With nongovernmental organizations excluded from the United Nations due to the Covid pandemic, representatives of nuclear disarmament movements and analysts from across the world planned an online international conference for January 4, 2022, the opening day of the Nuclear Non-Proliferation Treaty (NPT) Review Conference. Given the urgency of the continuing nuclear dangers and the importance of building movements and informing policy makers and diplomats, when the Review Conference was again postponed by the pandemic, we forged ahead with a truly remarkable conference.
This resource has been developed with our partners at the Rosa Luxemburg Stiftung and the International Peace Bureau to make public the reports, analyses and proposals from our speakers and several others involved in the planning and execution of the conference. We hope that you will read it with interest, share it and take action based on what you read here.
As the diplomats prepare for the rescheduled Review Conference, now planned for August 2022, each of the nine nuclear weapons powers are upgrading and/or expanding their genocidal and omnicidal arsenals. In recent years, the Bulletin of the Atomic Scientists has repeatedly conveyed the urgency of the moment by setting the hands of their Doomsday Clock to 100 seconds to midnight—the closest to catastrophe since the earliest years of the Cold War. It is widely understood that an accident or miscalculation amidst provocative U.S. and Chinese military operations near Taiwan or in the South China Sea could, like the 1914 shots in Sarajevo, easily escalate to nuclear war. Much the same is true as U.S., NATO and Russian forces confront one another in Europe and as Indian and Pakistani forces compete for influence and control in Kashmir.
We delude ourselves with the belief that nuclear weapons have not been used since the unconscionably brutal 1945 atomic bombings of Hiroshima and Nagasaki. During wars and international crises, every nuclear weapons state has prepared and/or threatened to initiate nuclear war.
The Hibakusha, the tortured witness survivors of the Hiroshima and Nagasaki A-bombings and other nuclear weapons victims have long warned that “Human beings and nuclear weapons cannot coexist.”
For more than 50 years, the Nuclear Non-Proliferation Treaty (NPT), despite its faults—especially Article IV’s encouragement of nuclear power generation—has served as a bulwark preventing nuclear war and nuclear weapons proliferation. Yet the refusal of the initial nuclear weapons states to honor their Article VI obligation to engage in good faith negotiations for the complete elimination of their nuclear arsenals has severely undermined international respect for and the potential of the NPT. Add to this the flouting of the treaty as nuclear powers augment their first-strike or deterrent nuclear forces.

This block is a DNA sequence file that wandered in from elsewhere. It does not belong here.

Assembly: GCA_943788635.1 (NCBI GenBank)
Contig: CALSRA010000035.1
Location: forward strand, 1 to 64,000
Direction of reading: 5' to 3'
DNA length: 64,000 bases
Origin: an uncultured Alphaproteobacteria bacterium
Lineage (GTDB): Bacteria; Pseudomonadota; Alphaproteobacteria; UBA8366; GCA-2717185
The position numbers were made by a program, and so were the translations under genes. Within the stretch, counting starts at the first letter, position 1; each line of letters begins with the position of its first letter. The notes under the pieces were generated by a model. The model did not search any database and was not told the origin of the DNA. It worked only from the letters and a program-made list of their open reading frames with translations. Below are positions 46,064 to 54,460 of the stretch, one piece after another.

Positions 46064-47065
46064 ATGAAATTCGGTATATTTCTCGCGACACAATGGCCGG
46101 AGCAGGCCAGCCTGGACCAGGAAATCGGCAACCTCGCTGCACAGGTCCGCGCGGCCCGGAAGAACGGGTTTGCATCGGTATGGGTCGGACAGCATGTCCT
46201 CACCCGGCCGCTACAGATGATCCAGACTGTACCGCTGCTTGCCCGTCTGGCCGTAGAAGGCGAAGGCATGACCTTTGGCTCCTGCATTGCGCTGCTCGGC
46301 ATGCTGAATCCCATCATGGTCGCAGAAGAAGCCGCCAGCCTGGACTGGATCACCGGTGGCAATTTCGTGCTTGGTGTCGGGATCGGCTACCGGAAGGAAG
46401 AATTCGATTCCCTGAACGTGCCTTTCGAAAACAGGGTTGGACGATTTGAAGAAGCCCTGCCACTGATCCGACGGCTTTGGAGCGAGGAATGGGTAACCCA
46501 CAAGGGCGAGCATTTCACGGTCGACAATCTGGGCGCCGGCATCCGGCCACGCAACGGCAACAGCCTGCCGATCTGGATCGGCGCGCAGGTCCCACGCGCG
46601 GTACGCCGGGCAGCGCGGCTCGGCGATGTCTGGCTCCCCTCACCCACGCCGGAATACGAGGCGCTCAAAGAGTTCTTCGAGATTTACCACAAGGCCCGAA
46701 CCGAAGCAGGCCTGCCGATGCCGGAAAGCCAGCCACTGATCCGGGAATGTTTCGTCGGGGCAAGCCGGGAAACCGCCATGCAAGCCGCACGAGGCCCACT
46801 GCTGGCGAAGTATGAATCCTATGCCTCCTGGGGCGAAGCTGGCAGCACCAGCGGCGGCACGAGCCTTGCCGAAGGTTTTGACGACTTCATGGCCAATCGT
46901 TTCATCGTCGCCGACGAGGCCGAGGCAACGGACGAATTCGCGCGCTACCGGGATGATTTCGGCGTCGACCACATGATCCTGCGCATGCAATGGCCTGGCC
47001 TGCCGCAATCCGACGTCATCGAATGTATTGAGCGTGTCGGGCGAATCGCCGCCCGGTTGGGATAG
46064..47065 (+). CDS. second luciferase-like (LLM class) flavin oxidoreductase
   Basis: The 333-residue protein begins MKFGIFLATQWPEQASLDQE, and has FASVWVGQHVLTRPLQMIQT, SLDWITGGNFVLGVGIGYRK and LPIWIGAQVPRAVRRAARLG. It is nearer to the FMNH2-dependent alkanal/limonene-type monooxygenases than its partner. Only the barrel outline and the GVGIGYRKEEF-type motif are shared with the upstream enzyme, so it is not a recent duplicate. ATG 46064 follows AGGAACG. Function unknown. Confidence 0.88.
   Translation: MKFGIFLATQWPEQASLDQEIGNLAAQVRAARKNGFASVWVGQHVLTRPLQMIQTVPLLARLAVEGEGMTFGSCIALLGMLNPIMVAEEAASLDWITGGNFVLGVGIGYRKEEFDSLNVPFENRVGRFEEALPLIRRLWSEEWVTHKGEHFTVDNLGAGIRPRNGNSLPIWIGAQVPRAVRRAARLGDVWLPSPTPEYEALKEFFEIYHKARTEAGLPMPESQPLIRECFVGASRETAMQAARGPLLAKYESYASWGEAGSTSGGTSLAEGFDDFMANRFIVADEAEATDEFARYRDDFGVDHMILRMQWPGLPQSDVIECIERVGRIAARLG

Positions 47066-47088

Joseph Rotblat, the Nobel Peace laureate and sole senior scientist to quit the Manhattan Project because of moral compunctions, warned that humanity faces a stark choice. It can either completely eliminate the world’s nuclear weapons or witness their global proliferation and the nuclear wars which will follow. No nation, he warned, will long tolerate what it perceives to be an unequal balance of terror. The insistence by the nuclear powers to maintain the nuclear apartheid system by resisting their Article VI commitments now drives pressures for proliferation from the Middle East to East Asia.
In desperation, and with hope, 122 countries negotiated and launched the Treaty on Prohibition of Nuclear Weapons (TPNW). At this writing 86 governments have signed the treaty and 57 have ratified it. As you will read here, nuclear weapons states claim that the TPNW undermines the NPT, but the truth is that it’s the nuclear powers’ refusal to fulfill their NPT obligations and the humanitarian consequences of nuclear war that led them to press the nuclear weapons states toward nuclear weapons abolition.
Preventing nuclear war and fulfilling the NPT’s promise of a nuclear weapons-free world can be done, but they depend on your actions.
Together for a nuclear weapons–free, peaceful, just and sustainable world.
Joseph Gerson, President, Campaign for Peace, Disarmament and Common Security, from the introductory essay “The Urgency of the Moment and the Imperative of Fulfilling the NPT’s Promise”